Date of this Version
Force exertion is critical in grasping and holding activities at sub-maximal levels. Exertion misjudgments lead to musculoskeletal disorders (MSDs) impairing performance and productivity. Published literatures on grasping have addressed the force balance and endurance issues for non-prehensile movements of hand. However, little information is available on the force exerted in precision gripping employed in health care. Professionals, especially dental hygienists, when treating patients adopt awkward postures for extended period leading to cumulative trauma. Literatures on cumulative trauma have identified force exertion to be an important risk factor. Lack of information on fatigue with precision gripping motivated this research to establish force-endurance relation for simulated dental task.
A preliminary study was performed to estimate the force exerted during sub-maximal three-jaw chuck pinch and maximal three-finger pencil-hold tasks. Exertions were recorded with force sensing resistors (FSR). The tasks were evaluated for four hand conditions: Bare hand, Vinyl, Latex and Nitryl gloves. Results from the preliminary study provided directions to investigate the fundamental research question of how long can dental professional exert and hold using modified pencil-hold before fatiguing. This research question was addressed by developing a mathematical relation between force exertions and time for a simulated dental task. Periodontal scaling was identified as the representative healthcare task and five participants performed the simulated scaling task on a typodont. The average scaling force was found to be 53.95% of maximum voluntary contraction (MVC). A limiting exertion level of 40%MVC was established for the development of force-endurance relation to accommodate the average scaling force exertion.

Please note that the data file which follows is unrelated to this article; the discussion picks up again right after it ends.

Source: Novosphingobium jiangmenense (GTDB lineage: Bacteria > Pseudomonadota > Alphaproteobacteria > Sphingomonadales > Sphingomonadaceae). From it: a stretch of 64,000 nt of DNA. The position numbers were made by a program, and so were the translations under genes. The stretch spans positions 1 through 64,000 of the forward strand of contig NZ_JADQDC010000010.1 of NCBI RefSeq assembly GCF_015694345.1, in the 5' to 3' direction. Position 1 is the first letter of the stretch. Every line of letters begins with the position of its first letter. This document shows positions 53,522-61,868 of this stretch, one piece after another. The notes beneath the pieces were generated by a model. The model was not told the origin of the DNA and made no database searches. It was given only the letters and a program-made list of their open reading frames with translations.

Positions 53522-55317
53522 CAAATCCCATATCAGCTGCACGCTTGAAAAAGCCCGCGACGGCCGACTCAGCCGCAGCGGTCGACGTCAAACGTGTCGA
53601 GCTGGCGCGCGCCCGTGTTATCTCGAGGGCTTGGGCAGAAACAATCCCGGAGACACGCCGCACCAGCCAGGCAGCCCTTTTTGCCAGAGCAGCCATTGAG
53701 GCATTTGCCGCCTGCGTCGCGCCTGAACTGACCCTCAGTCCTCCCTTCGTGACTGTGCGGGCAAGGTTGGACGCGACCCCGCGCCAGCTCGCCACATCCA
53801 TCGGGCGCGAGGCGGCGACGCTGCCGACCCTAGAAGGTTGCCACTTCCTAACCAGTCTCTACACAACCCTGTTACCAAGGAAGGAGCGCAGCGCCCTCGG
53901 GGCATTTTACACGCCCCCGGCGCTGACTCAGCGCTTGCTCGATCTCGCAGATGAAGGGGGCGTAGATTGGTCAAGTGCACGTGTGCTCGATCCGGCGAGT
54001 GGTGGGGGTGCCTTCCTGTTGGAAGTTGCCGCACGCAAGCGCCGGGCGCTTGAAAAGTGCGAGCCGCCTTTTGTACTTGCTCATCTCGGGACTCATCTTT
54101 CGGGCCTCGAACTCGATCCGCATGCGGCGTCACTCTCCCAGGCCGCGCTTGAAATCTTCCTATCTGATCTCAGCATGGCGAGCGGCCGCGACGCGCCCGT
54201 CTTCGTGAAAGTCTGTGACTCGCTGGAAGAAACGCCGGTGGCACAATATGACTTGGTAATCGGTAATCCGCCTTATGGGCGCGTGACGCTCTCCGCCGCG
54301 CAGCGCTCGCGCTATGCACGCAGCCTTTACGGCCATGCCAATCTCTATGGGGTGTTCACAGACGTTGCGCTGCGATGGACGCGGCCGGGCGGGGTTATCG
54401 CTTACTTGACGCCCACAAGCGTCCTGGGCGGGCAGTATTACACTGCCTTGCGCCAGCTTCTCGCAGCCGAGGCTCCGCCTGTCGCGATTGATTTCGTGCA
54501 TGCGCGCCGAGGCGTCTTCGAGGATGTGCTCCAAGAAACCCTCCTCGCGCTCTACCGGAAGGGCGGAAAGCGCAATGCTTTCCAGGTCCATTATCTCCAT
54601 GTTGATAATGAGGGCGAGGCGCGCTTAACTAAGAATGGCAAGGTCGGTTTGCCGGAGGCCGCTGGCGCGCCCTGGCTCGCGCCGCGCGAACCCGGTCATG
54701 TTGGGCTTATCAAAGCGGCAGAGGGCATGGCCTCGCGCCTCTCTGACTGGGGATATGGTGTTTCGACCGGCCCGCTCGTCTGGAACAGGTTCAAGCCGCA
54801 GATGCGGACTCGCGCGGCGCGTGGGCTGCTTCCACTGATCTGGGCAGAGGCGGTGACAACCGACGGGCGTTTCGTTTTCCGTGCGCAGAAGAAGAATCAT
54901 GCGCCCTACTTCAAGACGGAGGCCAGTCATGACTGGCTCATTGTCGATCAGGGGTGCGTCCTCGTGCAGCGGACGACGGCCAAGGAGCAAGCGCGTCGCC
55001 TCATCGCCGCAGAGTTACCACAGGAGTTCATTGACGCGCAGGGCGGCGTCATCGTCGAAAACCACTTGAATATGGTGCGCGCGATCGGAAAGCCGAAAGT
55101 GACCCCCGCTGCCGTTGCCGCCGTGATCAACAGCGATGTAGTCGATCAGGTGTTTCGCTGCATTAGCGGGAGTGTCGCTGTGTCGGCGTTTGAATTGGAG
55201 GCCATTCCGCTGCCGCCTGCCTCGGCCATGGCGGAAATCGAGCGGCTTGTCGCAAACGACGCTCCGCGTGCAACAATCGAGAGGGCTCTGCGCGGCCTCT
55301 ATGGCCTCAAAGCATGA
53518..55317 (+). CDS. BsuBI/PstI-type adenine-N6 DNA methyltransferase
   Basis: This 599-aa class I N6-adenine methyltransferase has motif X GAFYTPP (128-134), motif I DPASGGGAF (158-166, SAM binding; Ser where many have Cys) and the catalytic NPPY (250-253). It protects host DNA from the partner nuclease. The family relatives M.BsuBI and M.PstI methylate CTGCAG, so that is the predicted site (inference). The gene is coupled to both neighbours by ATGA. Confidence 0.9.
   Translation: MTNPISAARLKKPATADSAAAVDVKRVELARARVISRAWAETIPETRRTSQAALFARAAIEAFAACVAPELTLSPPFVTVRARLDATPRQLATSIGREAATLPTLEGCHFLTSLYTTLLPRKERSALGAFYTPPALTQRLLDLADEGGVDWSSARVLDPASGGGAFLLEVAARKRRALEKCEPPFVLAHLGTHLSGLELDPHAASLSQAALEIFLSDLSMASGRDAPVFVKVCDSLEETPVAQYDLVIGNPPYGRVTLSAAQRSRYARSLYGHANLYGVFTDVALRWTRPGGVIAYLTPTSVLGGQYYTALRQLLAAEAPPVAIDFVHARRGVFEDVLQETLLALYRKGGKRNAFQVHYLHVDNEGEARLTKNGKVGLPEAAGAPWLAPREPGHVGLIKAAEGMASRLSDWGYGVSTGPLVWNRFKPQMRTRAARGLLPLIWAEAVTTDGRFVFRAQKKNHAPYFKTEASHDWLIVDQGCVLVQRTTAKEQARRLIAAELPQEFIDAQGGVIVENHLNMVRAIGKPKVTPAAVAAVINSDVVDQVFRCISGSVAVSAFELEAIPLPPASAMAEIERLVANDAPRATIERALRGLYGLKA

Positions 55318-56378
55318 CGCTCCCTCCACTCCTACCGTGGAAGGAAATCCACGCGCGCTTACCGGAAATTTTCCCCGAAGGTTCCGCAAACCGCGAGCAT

Mathematical prediction equations for endurance times were developed and validated using the data from a total of sixty participants that included 30 experts and 30 novices. Similarly, relation between perceived and actual force exertions were developed and validated. The force-endurance models and the relations between perceived and actual exertions were found to follow a third-order polynomial. This research is first of its kind on precision grasps used in dentistry whose implications and recommendations have been discussed.